"Ladies and gentlemen," CEO Clott began, "at our February meeting, some of you asked for more data, and what we've painstakingly assembled since then has led us to call this emergency session of the board. We're losing ground by the day. Our adversaries are multiplying like rabbits, and carrots are of no use with this species. There is no wearing them out or wearing them down. Their frontal assault is taking up so much time in our managerial ranks, down to the Superstores, that we can't attend to our business. Decisions are being postponed. Just yesterday we lost out on purchasing the third- largest retail chain in Argentina -- as you know, this is how we establish a strong market position in other countries. One of our US competitors picked it up simply because we didn't get around to making a bid.
"The costs of maintaining our traditional business model are rising faster than the benefits. What we see on the horizon is not just more stormy weather but unintended consequences -- those who have been cowed by our supremacy are suddenly becoming emboldened. There are moves against us that even Sol Price doesn't even know about, such are the forces he has unleashed. After careful reflection, we therefore propose to act on Gerald Taft's earlier suggestion that one of us have a face-to-face meeting with him to find out more about what he wants and how much he has behind him. We believe that our fellow board member Sam Sale, a high school friend of Sol's back in New York City, is the best qualified among us for this highly sensitive and confidential task. Of course Price will have to assure us of complete secrecy, or there's no point. But if he does give his word -- and he's nothing if not a man of his word, which is why Sam Walton liked him -- is it the sense of the board that such a meeting be arranged?"
A wave of fatigued ayes floated into the CEO's office.
"Nay," replied three tight-lipped, clenched-jawed directors. "Sam may have liked Sol Price then, but now he would be calling out the Marines," one of them growled.
CEO Clott ignored the remark. "The ayes have it. Can you come down to Bentonville tomorrow for an intensive briefing, Sam?"
"I'll clear my schedule right away."
Sam Sale arrived in Bentonville at noon the next day, by limo from the airport. The retired CEO of the largest sporting goods chain in the country, he was in his eighties now, but his physical and mental fitness was remarkable. He'd been two years behind Sol in high school, but they became friends because of their ardent support of the Brooklyn Dodgers.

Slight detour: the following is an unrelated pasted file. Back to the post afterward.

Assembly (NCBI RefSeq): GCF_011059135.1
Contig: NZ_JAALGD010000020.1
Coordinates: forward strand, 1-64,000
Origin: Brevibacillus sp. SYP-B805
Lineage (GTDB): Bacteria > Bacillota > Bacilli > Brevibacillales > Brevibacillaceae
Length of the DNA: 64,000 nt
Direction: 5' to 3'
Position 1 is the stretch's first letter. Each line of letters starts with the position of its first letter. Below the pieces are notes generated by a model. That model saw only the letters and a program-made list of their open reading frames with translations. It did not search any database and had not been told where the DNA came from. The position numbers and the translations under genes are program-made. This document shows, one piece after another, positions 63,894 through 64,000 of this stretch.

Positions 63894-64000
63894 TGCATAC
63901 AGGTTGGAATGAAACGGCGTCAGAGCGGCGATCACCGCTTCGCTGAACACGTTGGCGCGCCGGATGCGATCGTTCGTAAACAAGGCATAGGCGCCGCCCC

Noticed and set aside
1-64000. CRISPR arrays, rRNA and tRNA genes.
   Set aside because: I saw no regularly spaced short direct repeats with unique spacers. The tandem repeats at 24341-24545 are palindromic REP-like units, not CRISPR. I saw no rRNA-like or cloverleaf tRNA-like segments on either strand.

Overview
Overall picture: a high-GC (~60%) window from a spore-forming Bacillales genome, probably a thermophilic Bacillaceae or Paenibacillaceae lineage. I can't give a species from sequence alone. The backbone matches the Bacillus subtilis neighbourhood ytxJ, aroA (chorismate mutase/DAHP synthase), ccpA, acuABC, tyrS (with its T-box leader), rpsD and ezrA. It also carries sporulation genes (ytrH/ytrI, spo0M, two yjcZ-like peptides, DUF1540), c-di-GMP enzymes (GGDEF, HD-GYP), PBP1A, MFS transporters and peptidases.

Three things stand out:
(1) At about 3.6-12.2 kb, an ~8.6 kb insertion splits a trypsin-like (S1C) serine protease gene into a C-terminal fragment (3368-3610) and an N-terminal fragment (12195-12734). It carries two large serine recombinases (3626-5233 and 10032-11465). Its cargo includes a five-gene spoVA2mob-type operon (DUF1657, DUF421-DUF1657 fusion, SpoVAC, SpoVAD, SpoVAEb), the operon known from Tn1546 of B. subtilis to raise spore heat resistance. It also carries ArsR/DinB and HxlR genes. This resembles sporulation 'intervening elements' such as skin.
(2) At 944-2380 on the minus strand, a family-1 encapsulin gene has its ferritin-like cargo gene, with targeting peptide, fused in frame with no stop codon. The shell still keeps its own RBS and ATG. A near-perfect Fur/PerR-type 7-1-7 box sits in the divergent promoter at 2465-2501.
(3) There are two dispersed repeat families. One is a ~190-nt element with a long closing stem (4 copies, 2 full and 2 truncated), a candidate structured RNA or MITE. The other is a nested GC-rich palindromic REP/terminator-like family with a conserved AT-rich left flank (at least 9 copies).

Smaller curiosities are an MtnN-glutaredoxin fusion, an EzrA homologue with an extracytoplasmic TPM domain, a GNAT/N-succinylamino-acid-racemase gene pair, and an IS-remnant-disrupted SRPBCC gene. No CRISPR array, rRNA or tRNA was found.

Leighton Clott met Sam at the headquarters entrance and personally escorted him to a small secured conference room where lunch was waiting. He handed Sam a sheaf of succinct briefing papers and asked him to spend the afternoon reviewing them so that his meeting with Sol would be more likely to achieve results on the spot, without further back-and-forth.
After lunch, Sam settled in with the briefing papers and learned just about all there was to know about Sol -- his background, his health, his family, his business activities, his hobbies -- except for one missing detail. He buzzed CEO Clott. ''When is Sol most upbeat and fresh during any given week?" the Dodger fan wanted to know. Clott put him on hold and came back with the answer in a matter of minutes. The CEO wasn't kidding the board when he'd told them earlier that the company had full intelligence.
"Sol is at his most receptive in the early evening, especially on Sunday evening, when he's looking forward to his weekly brisket dinner."
"Then that's when I'll ask to meet with him, at his home, where his guard will be down and he won't be afraid of bugs. Thanks, Leighton." Sam hung up and took the elevator down to the lavish company fitness center and spa. As was his habit, he went for a swim and got a vigorous rubdown. Then he repaired to his hotel, ordered in a working dinner, and retired early to start the next day ready for a call to Sol.
Sunday afternoon found Sam Sale being chauffeured up to Sol's home in a hilly and very upscale San Diego suburb with a beautiful view of the Pacific. His driver was a recent Filipino immigrant fluent in Tagalog but very sparse in English. He'd been deliberately chosen so that he wouldn't have a clue as to whom he was taking where.
Sol greeted his old friend at the door with grace and warmth. "Sam, it's been decades! You know, I used to consider expanding my discount stores into sporting goods, but I always thought better of it because of my respect for your tenacious competitiveness."
"Needless to say, Sol, I've watched you go from success to success for years with no little envy. Oh, I've done all right for myself, but a man always tries to outrich the richest of his high school friends." Sam clapped Sol on the back with a laugh.
Sol was laughing too. He returned the clap, just a bit harder. "Well, I've never had that feeling, you know, because I've always been the richest. You're my Avis, Sam. But come in, come in. Come sit with me in my study. Can I pour you a drink?"
"Sure, I'll have a spicy tomato juice, if you've got it, no ice, lemon on the side."
"I'll stay with my dry martini," Sol said as he went to a drinks cart in the corner of the study and returned with the juice. "Here you are, Sam. Now, why did Wal-Mart send you here?"